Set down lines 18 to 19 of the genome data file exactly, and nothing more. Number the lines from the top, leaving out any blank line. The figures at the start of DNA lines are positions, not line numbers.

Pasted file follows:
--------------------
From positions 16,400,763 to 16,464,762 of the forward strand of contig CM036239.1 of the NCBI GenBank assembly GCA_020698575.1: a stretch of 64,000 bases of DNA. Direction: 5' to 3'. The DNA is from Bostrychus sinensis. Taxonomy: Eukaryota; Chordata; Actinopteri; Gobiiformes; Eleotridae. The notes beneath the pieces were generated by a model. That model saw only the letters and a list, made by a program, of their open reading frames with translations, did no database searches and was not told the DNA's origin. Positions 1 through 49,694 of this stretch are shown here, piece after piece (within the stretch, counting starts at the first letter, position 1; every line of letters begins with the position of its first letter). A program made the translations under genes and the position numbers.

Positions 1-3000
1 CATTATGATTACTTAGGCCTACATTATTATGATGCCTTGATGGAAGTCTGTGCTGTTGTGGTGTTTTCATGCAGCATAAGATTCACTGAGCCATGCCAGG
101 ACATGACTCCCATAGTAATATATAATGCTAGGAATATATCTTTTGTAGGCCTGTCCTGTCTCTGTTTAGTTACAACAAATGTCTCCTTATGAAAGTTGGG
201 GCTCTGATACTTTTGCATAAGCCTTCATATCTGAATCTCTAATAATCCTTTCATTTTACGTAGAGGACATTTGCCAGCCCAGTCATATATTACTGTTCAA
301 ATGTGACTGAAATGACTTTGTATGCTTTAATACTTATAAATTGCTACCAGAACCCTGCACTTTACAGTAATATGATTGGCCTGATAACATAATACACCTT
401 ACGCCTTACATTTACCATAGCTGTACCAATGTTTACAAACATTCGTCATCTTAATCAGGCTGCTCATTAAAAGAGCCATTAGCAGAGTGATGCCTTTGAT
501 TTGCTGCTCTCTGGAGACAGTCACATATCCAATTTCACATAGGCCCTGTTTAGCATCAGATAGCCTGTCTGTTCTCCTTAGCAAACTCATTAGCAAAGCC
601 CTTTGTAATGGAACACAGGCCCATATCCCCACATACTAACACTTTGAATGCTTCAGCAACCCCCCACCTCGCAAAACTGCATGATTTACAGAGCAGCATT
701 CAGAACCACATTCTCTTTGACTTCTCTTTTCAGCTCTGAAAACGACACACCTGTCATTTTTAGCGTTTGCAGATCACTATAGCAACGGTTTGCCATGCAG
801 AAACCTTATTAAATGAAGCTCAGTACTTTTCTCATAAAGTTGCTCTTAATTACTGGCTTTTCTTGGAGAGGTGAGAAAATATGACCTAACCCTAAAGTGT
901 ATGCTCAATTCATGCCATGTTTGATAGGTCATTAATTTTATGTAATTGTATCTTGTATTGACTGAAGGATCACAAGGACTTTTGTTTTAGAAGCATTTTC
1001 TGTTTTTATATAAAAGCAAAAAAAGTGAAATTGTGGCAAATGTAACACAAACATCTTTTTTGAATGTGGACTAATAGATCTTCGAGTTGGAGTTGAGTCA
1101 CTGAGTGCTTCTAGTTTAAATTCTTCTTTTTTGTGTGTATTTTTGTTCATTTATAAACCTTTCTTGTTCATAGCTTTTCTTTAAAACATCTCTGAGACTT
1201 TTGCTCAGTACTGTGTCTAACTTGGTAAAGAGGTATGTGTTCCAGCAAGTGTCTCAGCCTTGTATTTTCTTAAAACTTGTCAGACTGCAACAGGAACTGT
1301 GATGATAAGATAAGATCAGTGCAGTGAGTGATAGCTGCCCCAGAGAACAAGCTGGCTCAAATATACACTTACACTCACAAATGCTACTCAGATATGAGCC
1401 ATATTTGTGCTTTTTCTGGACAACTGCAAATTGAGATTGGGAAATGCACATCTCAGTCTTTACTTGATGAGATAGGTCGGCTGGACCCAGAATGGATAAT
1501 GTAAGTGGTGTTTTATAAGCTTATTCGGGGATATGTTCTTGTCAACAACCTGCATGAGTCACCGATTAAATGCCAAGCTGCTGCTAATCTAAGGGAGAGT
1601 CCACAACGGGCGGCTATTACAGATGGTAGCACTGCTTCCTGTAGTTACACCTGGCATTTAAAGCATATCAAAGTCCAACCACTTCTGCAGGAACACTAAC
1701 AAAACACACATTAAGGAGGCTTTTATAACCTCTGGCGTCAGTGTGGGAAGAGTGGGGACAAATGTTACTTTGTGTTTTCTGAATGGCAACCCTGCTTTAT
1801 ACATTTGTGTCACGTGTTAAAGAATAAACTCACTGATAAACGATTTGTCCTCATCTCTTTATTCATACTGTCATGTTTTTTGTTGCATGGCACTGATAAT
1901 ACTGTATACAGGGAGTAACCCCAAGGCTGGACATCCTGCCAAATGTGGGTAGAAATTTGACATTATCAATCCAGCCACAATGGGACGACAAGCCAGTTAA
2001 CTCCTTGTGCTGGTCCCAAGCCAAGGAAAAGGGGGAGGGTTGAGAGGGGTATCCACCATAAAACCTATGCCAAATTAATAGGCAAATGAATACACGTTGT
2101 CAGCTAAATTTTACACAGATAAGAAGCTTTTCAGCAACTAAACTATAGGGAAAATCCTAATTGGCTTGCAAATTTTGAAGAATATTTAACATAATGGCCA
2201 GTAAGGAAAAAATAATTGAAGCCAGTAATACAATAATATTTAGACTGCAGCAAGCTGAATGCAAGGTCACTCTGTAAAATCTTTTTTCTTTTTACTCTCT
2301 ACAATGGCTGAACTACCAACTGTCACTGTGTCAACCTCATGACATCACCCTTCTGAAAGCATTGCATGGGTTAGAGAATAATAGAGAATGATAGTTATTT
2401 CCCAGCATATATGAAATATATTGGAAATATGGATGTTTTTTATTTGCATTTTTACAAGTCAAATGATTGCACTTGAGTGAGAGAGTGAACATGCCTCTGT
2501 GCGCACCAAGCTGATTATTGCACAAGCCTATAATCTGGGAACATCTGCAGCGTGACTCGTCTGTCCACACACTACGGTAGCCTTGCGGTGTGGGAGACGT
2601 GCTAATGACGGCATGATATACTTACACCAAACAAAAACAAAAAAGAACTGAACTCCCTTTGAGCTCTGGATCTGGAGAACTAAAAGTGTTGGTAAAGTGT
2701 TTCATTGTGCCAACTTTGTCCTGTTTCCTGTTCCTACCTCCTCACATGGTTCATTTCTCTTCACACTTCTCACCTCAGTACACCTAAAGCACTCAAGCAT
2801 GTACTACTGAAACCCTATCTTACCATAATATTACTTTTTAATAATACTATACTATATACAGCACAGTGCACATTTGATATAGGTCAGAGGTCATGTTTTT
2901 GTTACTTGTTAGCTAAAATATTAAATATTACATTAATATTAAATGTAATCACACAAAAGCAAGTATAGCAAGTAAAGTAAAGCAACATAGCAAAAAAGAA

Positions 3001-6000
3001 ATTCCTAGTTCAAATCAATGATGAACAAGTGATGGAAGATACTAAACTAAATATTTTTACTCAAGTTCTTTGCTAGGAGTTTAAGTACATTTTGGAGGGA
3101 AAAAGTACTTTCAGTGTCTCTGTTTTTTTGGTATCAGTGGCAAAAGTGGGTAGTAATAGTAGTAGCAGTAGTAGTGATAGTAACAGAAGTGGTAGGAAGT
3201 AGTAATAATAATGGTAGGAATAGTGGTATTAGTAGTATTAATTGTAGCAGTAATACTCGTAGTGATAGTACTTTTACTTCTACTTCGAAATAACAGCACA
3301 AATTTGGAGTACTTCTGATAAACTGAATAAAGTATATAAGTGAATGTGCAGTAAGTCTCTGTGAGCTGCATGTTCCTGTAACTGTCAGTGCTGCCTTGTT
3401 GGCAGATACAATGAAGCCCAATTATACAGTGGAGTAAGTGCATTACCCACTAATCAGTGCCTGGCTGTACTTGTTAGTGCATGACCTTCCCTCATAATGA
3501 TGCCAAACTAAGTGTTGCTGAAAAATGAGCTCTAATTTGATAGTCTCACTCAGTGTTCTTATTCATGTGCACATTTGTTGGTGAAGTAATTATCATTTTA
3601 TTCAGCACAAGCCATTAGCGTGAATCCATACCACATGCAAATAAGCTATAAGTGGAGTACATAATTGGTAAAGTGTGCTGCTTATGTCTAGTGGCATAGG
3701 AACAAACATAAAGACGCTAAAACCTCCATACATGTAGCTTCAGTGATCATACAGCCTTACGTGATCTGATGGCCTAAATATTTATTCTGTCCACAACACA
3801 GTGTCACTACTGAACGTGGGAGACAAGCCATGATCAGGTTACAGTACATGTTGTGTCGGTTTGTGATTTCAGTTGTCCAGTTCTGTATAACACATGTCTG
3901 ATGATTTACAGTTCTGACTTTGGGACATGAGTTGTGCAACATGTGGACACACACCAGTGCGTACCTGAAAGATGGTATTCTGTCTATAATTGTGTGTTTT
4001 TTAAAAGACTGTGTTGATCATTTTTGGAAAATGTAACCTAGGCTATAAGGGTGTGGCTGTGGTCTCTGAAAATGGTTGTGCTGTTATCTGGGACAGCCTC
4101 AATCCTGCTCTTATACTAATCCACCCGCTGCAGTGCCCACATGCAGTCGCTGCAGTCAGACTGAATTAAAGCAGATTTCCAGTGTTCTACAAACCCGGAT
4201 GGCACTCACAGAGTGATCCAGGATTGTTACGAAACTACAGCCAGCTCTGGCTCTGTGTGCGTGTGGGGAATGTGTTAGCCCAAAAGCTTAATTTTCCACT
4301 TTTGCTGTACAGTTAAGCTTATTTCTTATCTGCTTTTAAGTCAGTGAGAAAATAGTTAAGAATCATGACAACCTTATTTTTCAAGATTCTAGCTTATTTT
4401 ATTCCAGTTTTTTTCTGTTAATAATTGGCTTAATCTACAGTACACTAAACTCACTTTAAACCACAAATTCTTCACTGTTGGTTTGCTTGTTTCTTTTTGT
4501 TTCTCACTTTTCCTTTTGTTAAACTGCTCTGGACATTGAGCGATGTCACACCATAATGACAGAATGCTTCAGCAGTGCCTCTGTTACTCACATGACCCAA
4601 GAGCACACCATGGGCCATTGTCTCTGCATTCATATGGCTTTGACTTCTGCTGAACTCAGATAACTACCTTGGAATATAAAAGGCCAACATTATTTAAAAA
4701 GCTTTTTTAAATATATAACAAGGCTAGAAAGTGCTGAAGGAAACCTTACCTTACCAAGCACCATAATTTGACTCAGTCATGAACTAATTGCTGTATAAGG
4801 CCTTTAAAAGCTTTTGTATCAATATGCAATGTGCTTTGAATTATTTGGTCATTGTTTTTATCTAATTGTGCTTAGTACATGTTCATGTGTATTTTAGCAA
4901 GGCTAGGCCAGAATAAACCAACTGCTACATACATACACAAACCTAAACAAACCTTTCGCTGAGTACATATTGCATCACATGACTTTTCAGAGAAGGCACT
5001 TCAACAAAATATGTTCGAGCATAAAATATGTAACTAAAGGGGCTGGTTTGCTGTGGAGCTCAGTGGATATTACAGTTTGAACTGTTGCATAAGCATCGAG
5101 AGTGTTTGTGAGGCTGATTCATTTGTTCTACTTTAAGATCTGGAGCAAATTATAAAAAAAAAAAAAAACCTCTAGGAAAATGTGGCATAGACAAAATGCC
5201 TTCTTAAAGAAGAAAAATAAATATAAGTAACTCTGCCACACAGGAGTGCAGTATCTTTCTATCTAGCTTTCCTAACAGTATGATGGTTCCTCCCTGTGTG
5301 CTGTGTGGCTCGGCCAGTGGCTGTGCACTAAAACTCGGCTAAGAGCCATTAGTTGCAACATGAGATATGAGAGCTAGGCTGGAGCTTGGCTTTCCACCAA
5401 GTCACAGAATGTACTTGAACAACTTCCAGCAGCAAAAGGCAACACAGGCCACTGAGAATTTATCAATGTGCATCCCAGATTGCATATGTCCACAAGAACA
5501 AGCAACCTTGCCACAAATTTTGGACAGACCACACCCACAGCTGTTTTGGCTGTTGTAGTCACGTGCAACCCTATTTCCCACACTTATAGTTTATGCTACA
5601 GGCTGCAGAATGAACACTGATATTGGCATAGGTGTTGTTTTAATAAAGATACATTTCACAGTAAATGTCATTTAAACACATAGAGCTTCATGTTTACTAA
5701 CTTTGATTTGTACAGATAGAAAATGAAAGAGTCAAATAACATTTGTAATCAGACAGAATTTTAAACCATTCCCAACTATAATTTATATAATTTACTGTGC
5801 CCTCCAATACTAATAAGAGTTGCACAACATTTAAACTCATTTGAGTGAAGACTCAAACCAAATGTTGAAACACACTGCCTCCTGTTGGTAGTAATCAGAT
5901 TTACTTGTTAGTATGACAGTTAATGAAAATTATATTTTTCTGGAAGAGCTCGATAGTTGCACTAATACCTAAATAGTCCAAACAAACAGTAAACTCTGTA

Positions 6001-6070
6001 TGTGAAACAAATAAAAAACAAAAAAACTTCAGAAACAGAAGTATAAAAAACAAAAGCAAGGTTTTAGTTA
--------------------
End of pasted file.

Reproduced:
1501 GTAAGTGGTGTTTTATAAGCTTATTCGGGGATATGTTCTTGTCAACAACCTGCATGAGTCACCGATTAAATGCCAAGCTGCTGCTAATCTAAGGGAGAGT
1601 CCACAACGGGCGGCTATTACAGATGGTAGCACTGCTTCCTGTAGTTACACCTGGCATTTAAAGCATATCAAAGTCCAACCACTTCTGCAGGAACACTAAC